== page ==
The financial marketplace has evolved significantly over the years.
Traditionally, businesses would build capital using debt via bonds or loans or invest in stocks, real estate, etc.
Fixed income arbitrage strategies have emerged in the past two decades and are an area of great opportunity for businesses.
Large-scale traders and investors, such as institutional participants and hedge funds, use arbitrage tactics to make money in addition to trading assets in the financial markets.
In this blog, we talk about what fixed income arbitrage is and related strategies.
What is fixed income arbitrage?
Fixed income arbitrage is a trading strategy that aims to exploit pricing inefficiencies in fixed income markets.
This approach requires investors to go long on one security while simultaneously shorting another to profit from the price differential.
These strategies are usually market-neutral, meaning investors can profit regardless of how the market moves in the future.
Because price discrepancies in fixed income assets rarely remain for lengthy periods, an investor who wishes to use fixed income arbitrage must do so within a short period of time, after conducting fixed income research.
Two fundamental conditions must be met for fixed income arbitrage methods to perform correctly.
- Fixed income assets must be liquid if they are to be bought and sold in the market with relative ease.
- The securities employed in the arbitrage method preferably need to be very similar to one another, with just minor variances if any.
Fixed income arbitrage strategies
The following are the four of the fixed income arbitrage strategies most often utilised:
1. Swap spread arbitrage (SS)
Swap spread arbitrage is one of the most popular arbitrage strategies and has two legs.
In the first leg, the arbitrageur engages in a par swap, receiving a fixed coupon rate in return for paying the floating LIBOR rate.
In the second leg, the arbitrageur shorts the same maturity par Treasury bond as the swap and then invests the money in a margin account that pays the repo rate.
The second leg’s cash flow includes paying the Treasury bond’s fixed coupon rate and receiving the repo rate.
Thus, the strategy is a straightforward bet on whether the received fixed annuity in the first leg is greater than the cash flow of the second leg.
The strategy is profitable if the first leg is greater than the cash flow of the second leg.
2. Yield curve arbitrage (YC)
In this strategy, investors have to take long and short positions simultaneously at contrasting points along the instrument’s yield curve to make profits. This method entails identifying points on the yield curve where there is a pricing mismatch, which results in rich or cheap points.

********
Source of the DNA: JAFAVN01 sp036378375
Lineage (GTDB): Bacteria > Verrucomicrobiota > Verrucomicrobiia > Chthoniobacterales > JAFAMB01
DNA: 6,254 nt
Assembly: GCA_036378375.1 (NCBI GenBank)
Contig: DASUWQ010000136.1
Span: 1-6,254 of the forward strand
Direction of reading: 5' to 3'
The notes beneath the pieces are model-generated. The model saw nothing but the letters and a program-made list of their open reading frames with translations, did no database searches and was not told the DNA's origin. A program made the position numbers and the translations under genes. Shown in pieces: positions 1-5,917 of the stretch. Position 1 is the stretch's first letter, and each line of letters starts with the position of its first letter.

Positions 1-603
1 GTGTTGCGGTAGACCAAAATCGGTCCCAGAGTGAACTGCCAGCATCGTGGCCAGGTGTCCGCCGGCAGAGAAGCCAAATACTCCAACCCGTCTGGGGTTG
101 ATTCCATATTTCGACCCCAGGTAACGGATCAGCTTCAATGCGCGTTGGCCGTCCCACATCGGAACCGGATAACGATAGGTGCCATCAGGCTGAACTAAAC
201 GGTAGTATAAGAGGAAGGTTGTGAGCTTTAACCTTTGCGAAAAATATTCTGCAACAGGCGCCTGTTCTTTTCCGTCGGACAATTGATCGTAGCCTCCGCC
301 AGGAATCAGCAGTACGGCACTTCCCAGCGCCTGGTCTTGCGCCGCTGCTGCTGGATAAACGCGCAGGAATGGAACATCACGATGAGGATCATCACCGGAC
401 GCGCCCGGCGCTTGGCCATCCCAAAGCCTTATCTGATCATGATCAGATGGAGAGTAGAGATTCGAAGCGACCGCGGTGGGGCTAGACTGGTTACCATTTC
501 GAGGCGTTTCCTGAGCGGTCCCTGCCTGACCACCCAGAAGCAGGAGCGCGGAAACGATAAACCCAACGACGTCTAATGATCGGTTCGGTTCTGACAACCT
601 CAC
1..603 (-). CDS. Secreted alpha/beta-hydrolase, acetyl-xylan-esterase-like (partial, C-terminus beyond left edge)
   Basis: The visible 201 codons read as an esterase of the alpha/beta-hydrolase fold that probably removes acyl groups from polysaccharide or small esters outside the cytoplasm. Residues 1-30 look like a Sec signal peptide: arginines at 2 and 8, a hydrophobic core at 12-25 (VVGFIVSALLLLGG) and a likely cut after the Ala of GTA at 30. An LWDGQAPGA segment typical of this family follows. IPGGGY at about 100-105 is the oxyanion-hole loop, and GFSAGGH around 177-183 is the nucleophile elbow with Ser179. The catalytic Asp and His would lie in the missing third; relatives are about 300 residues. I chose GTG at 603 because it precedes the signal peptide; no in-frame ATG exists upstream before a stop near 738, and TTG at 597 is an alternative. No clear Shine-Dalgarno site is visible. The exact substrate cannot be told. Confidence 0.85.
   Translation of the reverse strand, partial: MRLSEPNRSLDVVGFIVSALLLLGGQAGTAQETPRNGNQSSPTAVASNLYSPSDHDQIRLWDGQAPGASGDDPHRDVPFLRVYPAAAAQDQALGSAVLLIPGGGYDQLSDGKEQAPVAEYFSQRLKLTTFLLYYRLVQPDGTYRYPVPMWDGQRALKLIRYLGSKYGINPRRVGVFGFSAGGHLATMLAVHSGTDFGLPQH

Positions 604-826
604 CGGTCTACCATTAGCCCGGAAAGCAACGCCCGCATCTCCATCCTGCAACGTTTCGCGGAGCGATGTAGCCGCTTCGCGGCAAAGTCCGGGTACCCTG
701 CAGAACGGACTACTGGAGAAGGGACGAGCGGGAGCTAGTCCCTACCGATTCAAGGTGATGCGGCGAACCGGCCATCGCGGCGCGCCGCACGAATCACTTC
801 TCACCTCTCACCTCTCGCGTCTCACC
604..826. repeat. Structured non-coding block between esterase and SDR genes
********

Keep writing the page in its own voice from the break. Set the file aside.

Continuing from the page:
Investors will re-model the bond to identify where the actual yield differs from the model-implied yield and speculate on the curvature’s reversion.
3. Volatility arbitrage (VA)
In volatility arbitrage strategy, one can profit from pricing disparities that occur between the instrument’s predicted future price volatility and the implied volatility of options.
Here, the individual must determine whether the implied volatility of the fixed income security is overpriced/underpriced.
4. Capital structure arbitrage (CS)
In a capital structure arbitrage strategy, investors profit from the mispricings in a single company’s asset classes.
Arbitrageurs try to make money by exploiting mispricing in these securities.
Like other arbitrage tactics, the arbitrageur buys inexpensive securities and sells overpriced securities.
This method is specifically designed to profit from a company’s debt and other instruments being mispriced.
Companies using fixed income arbitrage strategies must be prepared to take on some risk. This is because fixed income arbitrage often yields returns but can result in large losses.
Furthermore, it is useful for large institutional investors with significant assets, due to the restricted profits and high risks.
In conclusion, fixed income arbitrage may be a solid investment alternative, but it is best suited for institutional investors with substantial assets and a willingness to take risks. Companies would, however, need to conduct fixed income research before ploying any strategy.
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